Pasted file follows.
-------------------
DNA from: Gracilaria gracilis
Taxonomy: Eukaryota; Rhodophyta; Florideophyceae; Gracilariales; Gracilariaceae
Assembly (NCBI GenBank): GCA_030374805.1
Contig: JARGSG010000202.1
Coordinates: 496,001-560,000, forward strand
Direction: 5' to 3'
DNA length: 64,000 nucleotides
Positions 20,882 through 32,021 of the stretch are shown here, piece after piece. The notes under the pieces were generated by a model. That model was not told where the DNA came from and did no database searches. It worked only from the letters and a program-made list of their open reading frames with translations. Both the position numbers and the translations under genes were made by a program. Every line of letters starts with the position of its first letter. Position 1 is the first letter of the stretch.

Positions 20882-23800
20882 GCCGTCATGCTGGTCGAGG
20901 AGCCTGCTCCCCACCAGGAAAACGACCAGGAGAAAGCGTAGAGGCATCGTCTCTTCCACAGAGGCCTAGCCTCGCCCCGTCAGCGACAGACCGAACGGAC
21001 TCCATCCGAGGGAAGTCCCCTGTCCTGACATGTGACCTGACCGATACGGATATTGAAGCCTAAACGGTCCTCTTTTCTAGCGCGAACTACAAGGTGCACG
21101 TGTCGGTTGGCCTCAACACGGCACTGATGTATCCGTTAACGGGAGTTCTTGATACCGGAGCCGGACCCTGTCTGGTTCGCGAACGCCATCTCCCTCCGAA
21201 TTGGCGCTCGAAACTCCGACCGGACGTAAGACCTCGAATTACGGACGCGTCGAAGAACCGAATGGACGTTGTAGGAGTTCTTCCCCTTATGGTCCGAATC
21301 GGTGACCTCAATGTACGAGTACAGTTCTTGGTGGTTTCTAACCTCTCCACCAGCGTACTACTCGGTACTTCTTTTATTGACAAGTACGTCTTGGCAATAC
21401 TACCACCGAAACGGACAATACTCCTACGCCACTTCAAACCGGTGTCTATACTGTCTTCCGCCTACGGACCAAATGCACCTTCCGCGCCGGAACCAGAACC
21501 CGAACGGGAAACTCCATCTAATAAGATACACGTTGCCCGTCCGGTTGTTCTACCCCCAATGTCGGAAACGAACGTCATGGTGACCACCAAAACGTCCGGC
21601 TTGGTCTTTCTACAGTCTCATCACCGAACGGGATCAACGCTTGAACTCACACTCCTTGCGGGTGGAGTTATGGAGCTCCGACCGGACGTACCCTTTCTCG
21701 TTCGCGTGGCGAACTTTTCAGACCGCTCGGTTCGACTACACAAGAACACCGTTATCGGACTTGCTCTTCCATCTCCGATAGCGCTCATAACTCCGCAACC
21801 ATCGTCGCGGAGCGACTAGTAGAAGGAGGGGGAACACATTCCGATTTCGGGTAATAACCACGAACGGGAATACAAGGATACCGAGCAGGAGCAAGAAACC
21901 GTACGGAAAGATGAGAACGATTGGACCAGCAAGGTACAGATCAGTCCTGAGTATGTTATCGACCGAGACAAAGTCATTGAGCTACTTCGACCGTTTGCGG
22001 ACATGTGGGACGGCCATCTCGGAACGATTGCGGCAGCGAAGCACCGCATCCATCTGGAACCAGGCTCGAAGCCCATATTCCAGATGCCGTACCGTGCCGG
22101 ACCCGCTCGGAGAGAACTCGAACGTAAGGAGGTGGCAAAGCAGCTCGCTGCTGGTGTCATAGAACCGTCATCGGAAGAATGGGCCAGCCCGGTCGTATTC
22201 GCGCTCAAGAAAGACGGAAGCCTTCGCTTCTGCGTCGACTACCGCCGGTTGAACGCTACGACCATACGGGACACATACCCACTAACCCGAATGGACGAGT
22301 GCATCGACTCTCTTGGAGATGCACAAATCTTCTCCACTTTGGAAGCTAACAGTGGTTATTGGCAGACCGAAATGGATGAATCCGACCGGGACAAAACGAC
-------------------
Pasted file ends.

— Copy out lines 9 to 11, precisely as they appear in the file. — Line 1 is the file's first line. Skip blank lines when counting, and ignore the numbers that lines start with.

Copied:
Positions 20882-23800
20882 GCCGTCATGCTGGTCGAGG
20901 AGCCTGCTCCCCACCAGGAAAACGACCAGGAGAAAGCGTAGAGGCATCGTCTCTTCCACAGAGGCCTAGCCTCGCCCCGTCAGCGACAGACCGAACGGAC